We used to believe that projects have to start with a clear description of the goal, but we now realize that in many situations, people are dealing with wicked problems and ill-defined goals. They have to be adaptable in revising their knowledge of the goal as they proceed. They can’t wait until they get a perfect understanding because their understanding develops based on what they do.

We used to believe that to make sense of situations, people would build up from data, to information, to knowledge in sort of a waterfall model. That’s partially true, but it misses the fact that our experience allows us to build patterns that help us determine what counts as data in the first place.

We used to believe that insights arrive by overcoming mental sets, because this is the way insight problems are set up in the laboratories. We now know that there’s a variety of pathways that lead to insights.

We used to believe we could reduce uncertainty by just gathering more information. We now know that there’s a variety of factors that contribute to uncertainty, and lack of information is just one of those factors.

“Our interest is not just around decision-making.”

Contrasting the naturalistic and analytical perspectives

One way of describing the NDM approach is to compare it to traditional analytical approaches.

  • We’re interested in identifying the strengths of decision-makers.
    They’re interested in identifying their biases.
  • We’re trying to unpack expertise because we appreciate it, like the experienced rock fishers.
    They’re trying to de debunk expertise and show that it doesn’t matter.
  • We’re interested in tacit knowledge.
    They’re interested in explicit knowledge.
  • We want to understand how people think.
    They’re looking at behavior and performance—what people do regardless of what’s behind their actions.
  • We’re concerned with the tough decisions people make.
    They try to represent people’s work in terms of flow charts and tasks and the sequence of tasks.
  • We work in field settings where we can study actual incidents.
    They work in laboratory-based conditions with artificial tasks.
  • We want to build skills rather than just worry about eliminating errors and biases, and we want to make discoveries rather than merely test hypotheses.

“We’re trying to unpack expertise because we appreciate it.”

The basis and goal of NDM

The NDM approach to research entails a combination of two factors:

  1. It’s a positive orientation that we take. We’re looking for strengths and expertise, as opposed to the weaknesses that people might show, or biases they may or may not have.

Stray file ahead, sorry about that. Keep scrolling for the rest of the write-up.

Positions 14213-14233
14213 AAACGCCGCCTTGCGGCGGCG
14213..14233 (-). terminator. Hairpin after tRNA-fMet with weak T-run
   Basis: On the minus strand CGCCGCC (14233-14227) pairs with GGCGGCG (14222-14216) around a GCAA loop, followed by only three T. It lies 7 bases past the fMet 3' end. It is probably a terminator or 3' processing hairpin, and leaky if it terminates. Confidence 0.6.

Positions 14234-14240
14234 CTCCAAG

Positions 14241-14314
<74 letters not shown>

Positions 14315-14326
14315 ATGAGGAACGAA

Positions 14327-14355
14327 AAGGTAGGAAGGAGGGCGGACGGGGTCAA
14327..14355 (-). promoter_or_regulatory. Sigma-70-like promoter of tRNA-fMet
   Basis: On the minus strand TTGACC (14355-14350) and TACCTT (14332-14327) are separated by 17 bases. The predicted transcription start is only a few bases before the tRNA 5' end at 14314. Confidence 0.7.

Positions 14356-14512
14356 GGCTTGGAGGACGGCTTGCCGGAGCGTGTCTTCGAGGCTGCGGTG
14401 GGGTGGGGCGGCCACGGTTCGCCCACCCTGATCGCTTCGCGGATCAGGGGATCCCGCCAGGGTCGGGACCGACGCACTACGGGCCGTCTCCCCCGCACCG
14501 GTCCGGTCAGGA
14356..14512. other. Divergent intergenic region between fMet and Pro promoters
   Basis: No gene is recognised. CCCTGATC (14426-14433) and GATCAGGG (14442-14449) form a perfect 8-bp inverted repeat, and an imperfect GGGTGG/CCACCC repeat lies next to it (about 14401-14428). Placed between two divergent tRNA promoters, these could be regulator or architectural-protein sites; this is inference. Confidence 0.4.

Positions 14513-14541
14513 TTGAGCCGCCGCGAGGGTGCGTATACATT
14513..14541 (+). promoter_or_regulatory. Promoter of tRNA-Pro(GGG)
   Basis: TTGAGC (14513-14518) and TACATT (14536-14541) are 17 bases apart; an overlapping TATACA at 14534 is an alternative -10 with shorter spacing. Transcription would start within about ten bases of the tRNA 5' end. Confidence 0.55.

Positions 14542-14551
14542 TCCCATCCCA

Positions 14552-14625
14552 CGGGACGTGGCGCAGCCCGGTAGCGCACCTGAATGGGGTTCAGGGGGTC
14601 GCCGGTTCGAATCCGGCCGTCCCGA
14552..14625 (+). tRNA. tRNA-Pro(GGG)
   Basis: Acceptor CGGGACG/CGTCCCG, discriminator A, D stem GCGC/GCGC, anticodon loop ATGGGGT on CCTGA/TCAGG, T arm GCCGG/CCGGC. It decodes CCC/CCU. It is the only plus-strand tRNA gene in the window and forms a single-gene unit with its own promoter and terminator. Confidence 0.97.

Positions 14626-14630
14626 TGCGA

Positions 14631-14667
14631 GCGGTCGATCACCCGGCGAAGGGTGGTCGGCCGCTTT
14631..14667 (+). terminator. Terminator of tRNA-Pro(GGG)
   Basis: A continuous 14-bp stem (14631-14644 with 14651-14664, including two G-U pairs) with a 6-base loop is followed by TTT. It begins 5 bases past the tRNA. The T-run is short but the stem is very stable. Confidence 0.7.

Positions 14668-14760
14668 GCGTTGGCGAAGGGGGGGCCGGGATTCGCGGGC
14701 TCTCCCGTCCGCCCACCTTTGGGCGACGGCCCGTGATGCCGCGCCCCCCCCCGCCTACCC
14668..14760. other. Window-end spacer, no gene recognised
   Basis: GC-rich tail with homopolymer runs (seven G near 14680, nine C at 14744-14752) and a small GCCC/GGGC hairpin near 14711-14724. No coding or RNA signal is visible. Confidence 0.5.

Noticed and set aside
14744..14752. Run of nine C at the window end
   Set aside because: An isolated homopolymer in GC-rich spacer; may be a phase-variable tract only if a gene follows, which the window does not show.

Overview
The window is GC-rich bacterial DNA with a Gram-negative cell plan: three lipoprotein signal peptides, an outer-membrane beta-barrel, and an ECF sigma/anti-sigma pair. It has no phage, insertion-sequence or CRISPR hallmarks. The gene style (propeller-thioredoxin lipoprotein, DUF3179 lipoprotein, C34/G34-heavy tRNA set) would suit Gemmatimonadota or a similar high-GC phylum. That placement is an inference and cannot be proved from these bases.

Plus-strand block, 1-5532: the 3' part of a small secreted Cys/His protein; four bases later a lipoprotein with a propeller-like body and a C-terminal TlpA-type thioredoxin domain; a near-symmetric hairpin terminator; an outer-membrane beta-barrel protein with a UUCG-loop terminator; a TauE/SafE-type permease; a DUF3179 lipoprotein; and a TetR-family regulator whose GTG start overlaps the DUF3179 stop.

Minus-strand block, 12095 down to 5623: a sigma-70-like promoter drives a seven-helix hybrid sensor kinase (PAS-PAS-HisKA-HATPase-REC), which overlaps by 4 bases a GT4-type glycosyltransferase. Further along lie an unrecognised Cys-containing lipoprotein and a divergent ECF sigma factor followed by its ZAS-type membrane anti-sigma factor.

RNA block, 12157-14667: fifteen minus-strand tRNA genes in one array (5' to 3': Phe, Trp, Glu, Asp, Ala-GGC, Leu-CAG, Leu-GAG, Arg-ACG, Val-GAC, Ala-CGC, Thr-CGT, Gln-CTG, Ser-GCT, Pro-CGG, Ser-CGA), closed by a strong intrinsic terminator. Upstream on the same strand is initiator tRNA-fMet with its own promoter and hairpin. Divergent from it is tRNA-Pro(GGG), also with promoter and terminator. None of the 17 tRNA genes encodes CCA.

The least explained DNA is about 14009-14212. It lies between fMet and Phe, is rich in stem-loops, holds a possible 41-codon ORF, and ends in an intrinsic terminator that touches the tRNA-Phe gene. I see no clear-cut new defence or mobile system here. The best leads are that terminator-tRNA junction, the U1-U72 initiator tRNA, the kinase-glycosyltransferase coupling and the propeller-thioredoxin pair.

2. It’s the way we do our research—the way we conduct our inquiry. We have qualitative methods to explore the cognitive processes that people engage in.


We need both aspects for the NDM approach to work effectively.

If you have a positive orientation but you don’t conduct the inquiry in a way that’s properly appreciative, then you’re not going to get very far.

And if you conduct a cognitive inquiry without the positive orientation, without trying to look at strengths and expertise, I don’t think you’ll make valuable contributions.

These two factors compound in the NDM approach to research, but there’s a third factor; we’re interested in more than just research. We’re also interested in development.

What do we do with our findings? We don’t say “people are biased. How can we overcome their biases?” Rather, we use our findings to boost judgment and improve decision-making. That means helping people to develop expertise, to build their pattern base for improved decision accuracy, and to become faster in the decisions that they make.

This brings me to a final key element of NDM: the decision-makers themselves.

These are experts across domains who are not simply following steps, marking checklists, and performing protocols. Instead, they’re making and using discoveries as they navigate complex, dynamic situations under pressure.

The experts we study are an important part of our community as well.

“We don’t say ‘people are biased. How can we overcome their biases?'”

The future of NDM

So where are we headed in the future? I think we’ve just entered the future. The founding of the NDM Association is a shift for us. We’ve been holding NDM meetings for over 30 years, but we’ve never had a formally structured association before. Now, thanks to Brian Moon, we do.

Part of the future is the next generation of NDM researchers. We think the future is going to include more practitioners—people who make decisions in the field. And in the future, I predict that our investigations will likely expand to include issues such as wicked problems, along with team and organizational dynamics.

An open invitation

I hope you’ve enjoyed learning about the main factors of the NDM framework from my perspective. I hope our approach excites you and encourages you to learn more.

Perhaps you’ll even join our community by becoming a member of the NDM Association.